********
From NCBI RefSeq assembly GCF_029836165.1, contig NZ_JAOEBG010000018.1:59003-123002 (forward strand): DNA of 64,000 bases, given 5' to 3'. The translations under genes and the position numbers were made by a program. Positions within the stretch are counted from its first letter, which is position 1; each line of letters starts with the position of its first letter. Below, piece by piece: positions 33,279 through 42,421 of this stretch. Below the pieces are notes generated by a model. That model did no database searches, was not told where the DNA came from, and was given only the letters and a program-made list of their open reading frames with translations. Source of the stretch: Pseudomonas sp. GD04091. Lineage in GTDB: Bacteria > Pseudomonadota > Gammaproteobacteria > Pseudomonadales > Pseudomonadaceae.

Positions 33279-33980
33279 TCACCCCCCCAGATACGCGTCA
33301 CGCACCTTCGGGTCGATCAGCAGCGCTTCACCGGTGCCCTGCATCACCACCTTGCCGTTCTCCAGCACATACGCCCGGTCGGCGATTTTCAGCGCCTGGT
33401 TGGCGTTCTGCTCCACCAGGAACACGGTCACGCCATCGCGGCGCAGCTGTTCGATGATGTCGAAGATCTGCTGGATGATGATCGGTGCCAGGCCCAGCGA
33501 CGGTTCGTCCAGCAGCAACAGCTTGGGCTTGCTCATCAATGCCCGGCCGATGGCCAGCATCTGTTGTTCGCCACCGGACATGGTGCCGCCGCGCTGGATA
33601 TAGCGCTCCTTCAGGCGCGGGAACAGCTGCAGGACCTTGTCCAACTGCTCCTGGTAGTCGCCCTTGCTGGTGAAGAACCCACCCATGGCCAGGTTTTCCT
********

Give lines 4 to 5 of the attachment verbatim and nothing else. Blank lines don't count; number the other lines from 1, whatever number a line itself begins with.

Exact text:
33301 CGCACCTTCGGGTCGATCAGCAGCGCTTCACCGGTGCCCTGCATCACCACCTTGCCGTTCTCCAGCACATACGCCCGGTCGGCGATTTTCAGCGCCTGGT
33401 TGGCGTTCTGCTCCACCAGGAACACGGTCACGCCATCGCGGCGCAGCTGTTCGATGATGTCGAAGATCTGCTGGATGATGATCGGTGCCAGGCCCAGCGA